Trek Domane SLR 6 Disc Women’s
This past July, Trek revamp many of it women’s bikes, including the bumpy-road managing Domane. With the IsoSpeed features on the seat tube, you can tune the amount of flex you need when riding gravel, cobbles or the local pothole-ridden routes. There’s also IsoSpeed technology in the head tube, which will keep your hands and wrists comfortable as you log many miles. Wide, 32c tires by Trek’s Bontrager line provide great traction and a bit more squish than skinner tires over bumps. Shimano’s Ultegra components take care of getting you going (from the 50/34-tooth crankset to the 11–32 tooth cassette) and slowing you down (with hydraulic flat-mount disc brakes). With the Project One program, you can tweak the components and get a custom colour scheme.
Liv Hail Advanced 1
If you are looking to steal all the QOM downhill sections in your area, then it’s worth looking at the Hail Advanced 1 from Liv. With 160 mm of travel, few rock gardens will slow you down on your quest for top speed. Tuned with pedalling efficiency in mind, the Hail is no sloth on the climbs, but the spec sheet shows that the Hail wants to be pointed downhill. Truvativ Descendant bars and cranks offer up serious durability, while SraM handles the transmission and braking with 12-speed GX Eagle shifting and Guide RS stoppers. It all rolls on 27.5″ DT Swiss E 1700 Spline hoops. All Hail the new QOM.
Felt has always been meticulous with its carbon-fibre layups. The Vr3w may use the company’s second-tier composite, Uhc Advanced, however, it’s still a top-performing material. Each tube features different carbon-fibre layers to get the right amount of stiffness, low weight and durability. The shapes are important, too. For example, the skinny seatstays help to soak up road vibrations. The fork can flex, but also has the right rigidity to manage the forces produced when the 160-mm-diameter rotor and Shimano rS805 hydraulic brake are slowing you down. At the bottom bracket, you have the Rotor 3d30 Adventure crank with 46/30-tooth rings. This sub-compact gearing is highly spinnable up almost any incline. This bike will have you trying all-new routes, and thoroughly enjoying them.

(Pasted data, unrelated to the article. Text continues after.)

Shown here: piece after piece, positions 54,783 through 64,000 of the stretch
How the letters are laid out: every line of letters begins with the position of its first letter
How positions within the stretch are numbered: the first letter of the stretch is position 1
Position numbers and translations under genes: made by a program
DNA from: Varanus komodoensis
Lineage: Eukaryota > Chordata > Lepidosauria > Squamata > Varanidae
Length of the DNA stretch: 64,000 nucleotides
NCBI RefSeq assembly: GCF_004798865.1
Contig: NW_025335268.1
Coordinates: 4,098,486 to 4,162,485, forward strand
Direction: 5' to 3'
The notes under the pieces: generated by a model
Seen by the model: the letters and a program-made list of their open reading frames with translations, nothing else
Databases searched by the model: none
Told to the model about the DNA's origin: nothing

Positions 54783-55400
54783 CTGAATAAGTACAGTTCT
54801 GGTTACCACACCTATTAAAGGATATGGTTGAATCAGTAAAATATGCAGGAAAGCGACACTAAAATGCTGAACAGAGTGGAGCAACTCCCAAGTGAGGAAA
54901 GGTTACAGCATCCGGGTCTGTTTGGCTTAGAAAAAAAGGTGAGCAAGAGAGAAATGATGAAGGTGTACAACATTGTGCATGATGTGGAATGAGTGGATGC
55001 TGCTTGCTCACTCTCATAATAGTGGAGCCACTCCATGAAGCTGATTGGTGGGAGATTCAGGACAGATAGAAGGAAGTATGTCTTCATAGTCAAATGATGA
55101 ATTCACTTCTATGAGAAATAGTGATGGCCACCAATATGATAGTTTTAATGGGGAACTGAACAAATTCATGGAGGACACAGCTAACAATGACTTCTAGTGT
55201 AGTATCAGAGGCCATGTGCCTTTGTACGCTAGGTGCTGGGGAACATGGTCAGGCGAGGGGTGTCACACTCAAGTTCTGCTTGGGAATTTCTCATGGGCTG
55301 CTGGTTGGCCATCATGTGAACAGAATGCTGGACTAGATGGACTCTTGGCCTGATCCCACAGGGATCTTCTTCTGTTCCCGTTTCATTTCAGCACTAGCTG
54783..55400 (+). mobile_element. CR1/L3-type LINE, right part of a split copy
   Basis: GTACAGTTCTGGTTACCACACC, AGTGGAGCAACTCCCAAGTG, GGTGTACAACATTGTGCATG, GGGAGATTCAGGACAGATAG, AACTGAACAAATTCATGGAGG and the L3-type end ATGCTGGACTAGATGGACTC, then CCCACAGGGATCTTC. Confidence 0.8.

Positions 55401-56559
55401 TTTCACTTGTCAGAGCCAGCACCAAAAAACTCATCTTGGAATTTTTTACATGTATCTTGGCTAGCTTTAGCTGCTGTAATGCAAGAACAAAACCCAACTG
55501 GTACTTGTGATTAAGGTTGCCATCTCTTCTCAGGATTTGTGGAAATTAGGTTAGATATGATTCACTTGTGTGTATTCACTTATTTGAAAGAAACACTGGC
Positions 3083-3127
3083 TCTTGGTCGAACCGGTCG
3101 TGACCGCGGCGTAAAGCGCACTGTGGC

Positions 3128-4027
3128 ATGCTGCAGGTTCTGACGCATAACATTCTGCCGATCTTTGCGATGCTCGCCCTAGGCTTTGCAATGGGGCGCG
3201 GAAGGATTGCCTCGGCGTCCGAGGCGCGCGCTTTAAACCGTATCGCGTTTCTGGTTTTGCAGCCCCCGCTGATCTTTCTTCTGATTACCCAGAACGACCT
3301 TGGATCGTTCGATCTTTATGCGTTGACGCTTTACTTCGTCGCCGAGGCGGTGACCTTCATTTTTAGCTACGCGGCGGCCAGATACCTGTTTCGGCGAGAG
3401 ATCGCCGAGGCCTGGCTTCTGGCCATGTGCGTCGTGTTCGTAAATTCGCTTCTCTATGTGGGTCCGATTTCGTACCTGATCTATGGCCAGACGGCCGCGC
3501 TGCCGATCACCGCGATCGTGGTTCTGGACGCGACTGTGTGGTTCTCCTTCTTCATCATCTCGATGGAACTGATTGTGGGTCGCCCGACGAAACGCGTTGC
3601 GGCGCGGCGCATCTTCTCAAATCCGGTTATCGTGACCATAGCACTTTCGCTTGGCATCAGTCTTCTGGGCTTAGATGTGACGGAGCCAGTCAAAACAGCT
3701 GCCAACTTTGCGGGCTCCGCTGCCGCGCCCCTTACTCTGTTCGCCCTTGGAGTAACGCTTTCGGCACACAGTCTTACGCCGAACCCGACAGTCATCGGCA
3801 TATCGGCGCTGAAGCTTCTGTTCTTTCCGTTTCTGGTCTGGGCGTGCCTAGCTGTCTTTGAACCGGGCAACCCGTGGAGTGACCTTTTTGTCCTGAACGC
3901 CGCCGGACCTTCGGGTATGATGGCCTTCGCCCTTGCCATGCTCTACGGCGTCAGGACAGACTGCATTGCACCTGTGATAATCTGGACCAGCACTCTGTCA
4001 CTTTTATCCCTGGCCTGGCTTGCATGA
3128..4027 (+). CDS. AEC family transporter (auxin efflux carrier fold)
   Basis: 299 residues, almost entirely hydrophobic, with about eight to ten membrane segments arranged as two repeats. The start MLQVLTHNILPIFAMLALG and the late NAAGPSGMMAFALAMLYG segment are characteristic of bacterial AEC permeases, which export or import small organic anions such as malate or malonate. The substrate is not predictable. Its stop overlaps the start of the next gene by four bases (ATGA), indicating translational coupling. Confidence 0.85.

Scott Contessa Genius 710
After Scott redesigned its Spark line of bikes, it focused on the longer-travel Genius. With a similar silhouette to the Genius, the Contessa Genius 710 also sports some serious technology including Scott’s TwinLoc remote. It has three settings, including a climbing mode that reduces rear-wheel travel from the 150 mm to 110 mm and slightly changes the bike’s geometry allowing for a much better position for going uphill. A host of light parts including SRAM Eagle 12-speed shifting and Shimano XT brakes makes this one of the best-climbing 150-mm travel bikes out there.
Ridley Liz SL40
While the Ridley Liz SL40 is fit for the pros – it’s been ridden in the Tour of Flanders and Giro d’Italia Femminile – it’s a bike that will also work well on your long rides. It has endurance features, such as a slightly taller head tube to put you just a bit more upright than a race frame would and flattened chainstays that address many of the vibrations produced by the road. The bike comes with 25c Vittoria Zaffiro Pro tires, but you can run treads as wide as 28c. If taking QOMs or town-line sprints are your thing, the frame has the stiffness to channel all your watts from the Rotor 3d30 crankset (50/34-tooth rings) to the Shimano 105 cassette (11–32 tooth) to the DT Swiss r460 rims. The stem, seatpost and handlebars are all Cirrus models by Ridley house-brand 4Za.
Specialized Rhyme Comp Carbon 6Fattie
Tackle any terrain with the Rhyme Comp Carbon 6Fattie. Butcher 27.5 x 2.8 tires and 150 mm of travel let the Rhyme monster truck over almost any obstacle. Rock gardens become easier thanks to the plush RockShox Revelation RC fork and Monarch RT Women’s RX Tune shock. The bike leans into corners well thanks to the dialed-in geometry. With the SraM GX 11-speed shifting and a Specialized dropper post also in the mix, you might start using the Swat storage offered on the Rhyme to stash all the added confidence this bike will give you on technical trails.
Trek Remedy 9.8 Women’s
When it comes to slaying trails, the Remedy 9.8 Women’s gives you all the tools you need to conquer any terrain, and have a blast while doing it. With 150 mm of rear-wheel travel and a 160-mm RockShox Lyrik fork, the Remedy won’t shy away from steep technical challenges, while also possessing the agility to get you back to the top. Trek’s Re:aktiv thru-shaft technology ensures the rear suspension has the ability to soak up big hits and maintain great small-bump and pedalling performance. If you have a fever for getting loose in berms and ache to launch jumps, you should really find a Remedy.